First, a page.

It’s disappointing, though not surprising, that Gov. Rick Scott decided last week to allow a budget tracking website that Florida taxpayers have already paid for to remain on the shelf while the state pursues new bidders for the project. The governor talks a good game on transparency in government, but he often fails to follow through.
Spider Data Services developed Transparency 2.0 for use by the Senate and its staff to monitor spending and the budget after signing a $5 million contract with the Senate in February 2011. Open-government advocates lauded the result.
It allows the user to track every line item in the budget. According to a report by The Herald/Times Tallahassee Bureau, “The system supplies planning and budget documents, and audit reports as well as contract information and links to personnel expenses. It also shows which contracts were inserted into the budget by legislative leadership, offers a comprehensive look at billions of dollars in outside contracts and allows for the public to track budget data that today is controlled by agency and legislative staff.”
Sounds like just what the Sunshine State needs — a thorough, user-friendly system that allows taxpayers to find out what their money is being used for. But even though the system was ready to launch in November 2011, it was never unveiled. Last May the Senate decided to transfer control to the governor, but he refused to touch it.
Nevertheless, Florida law directs the Executive Office of the Governor to provide a single budget transparency web site to the public. Unable to ignore the matter, Mr. Scott announced last week that the state would begin a new, competitive bidding process for a system that can “publish web-based, user-friendly budget data at the lowest cost to taxpayers.”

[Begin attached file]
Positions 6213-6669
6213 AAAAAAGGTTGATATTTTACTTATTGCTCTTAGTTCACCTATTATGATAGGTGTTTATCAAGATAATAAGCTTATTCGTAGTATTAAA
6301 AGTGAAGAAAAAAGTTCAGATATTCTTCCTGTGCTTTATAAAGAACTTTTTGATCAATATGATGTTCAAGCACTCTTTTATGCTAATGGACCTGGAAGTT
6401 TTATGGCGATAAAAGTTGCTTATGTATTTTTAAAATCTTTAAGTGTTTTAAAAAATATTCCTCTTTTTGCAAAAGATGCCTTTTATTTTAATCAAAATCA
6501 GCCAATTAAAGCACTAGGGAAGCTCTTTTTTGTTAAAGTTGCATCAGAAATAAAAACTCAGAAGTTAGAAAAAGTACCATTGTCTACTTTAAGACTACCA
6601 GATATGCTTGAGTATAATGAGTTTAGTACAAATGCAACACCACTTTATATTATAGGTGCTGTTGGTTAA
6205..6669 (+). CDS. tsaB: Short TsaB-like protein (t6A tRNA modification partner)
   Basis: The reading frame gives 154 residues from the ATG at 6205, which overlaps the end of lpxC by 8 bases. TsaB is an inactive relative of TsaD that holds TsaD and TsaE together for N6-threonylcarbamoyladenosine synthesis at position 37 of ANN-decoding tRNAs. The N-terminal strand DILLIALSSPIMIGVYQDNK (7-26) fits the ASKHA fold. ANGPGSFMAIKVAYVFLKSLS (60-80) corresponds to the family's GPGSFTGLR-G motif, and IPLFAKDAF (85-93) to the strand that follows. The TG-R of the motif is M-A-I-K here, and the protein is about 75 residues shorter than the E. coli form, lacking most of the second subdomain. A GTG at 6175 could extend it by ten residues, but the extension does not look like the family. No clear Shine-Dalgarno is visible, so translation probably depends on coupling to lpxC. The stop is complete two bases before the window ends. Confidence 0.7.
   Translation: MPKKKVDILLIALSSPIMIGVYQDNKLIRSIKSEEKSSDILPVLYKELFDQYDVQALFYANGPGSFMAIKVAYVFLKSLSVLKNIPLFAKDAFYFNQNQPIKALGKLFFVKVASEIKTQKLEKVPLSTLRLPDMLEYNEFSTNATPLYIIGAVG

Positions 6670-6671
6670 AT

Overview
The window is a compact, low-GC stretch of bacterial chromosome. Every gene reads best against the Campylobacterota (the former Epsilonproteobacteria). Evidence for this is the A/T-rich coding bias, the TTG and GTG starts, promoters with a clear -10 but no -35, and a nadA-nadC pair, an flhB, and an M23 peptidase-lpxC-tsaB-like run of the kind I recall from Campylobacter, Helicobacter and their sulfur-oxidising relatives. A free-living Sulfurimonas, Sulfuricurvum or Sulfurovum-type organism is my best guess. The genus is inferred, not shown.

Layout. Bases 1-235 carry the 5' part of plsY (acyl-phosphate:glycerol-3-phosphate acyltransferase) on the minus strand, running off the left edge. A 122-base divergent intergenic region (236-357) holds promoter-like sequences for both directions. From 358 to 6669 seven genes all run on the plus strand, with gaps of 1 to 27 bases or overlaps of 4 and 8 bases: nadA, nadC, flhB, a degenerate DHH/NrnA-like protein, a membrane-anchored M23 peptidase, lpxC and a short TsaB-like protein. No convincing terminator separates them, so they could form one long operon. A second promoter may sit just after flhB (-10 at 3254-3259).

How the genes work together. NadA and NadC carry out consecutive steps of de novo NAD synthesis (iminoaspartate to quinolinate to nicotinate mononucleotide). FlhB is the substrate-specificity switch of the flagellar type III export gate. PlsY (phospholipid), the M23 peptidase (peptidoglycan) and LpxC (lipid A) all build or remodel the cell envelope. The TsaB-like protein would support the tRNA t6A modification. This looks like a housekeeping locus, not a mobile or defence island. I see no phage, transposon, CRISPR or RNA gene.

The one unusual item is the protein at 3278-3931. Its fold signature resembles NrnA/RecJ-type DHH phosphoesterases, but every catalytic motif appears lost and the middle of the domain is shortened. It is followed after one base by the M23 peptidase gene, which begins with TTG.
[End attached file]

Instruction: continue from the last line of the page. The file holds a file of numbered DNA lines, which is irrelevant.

What for? Transparency 2.0 already exists, and it works — perhaps too well to suit some leaders in Tallahassee who prefer to operate in the shadows. The state does maintain a modest system, TransparencyFlorida.gov, but it has significant flaws. A Herald/Times review found 27,922 contracts listed as “confidential” even though many were available to the public through a public records request.
There is no excuse for not allowing taxpayers to have access to a system they’ve already paid for. The Legislature appropriated $2.5 million in the current budget to have the governor develop a transparency web site for public access, but that money could be used to pay Spider Data to maintain the system it developed for at least a couple of years, if not longer.
Under the terms of the original contract, the Senate leased access to the Transparency system but did not own it. That has led to complaints by some lawmakers, but there was no other source for the technology.
Dan Krassner, executive director of Integrity Florida, calls such objections unreasonable. In a letter to Gov. Scott this month, he asked whether the state is establishing a new standard that would require companies like Microsoft or Google with patented intellectual property to transfer ownership of that property if they become vendors to the state of Florida, as has been requested of Spider Data. We doubt it.
The Legislature appropriated money for Transparency 2.0 and the law requires the state to create an effective website to permit citizen inspection of the budget. The governor has the authority and the funds to make this happen, not to mention the mandate under state law. The only thing that seems to be lacking is the will.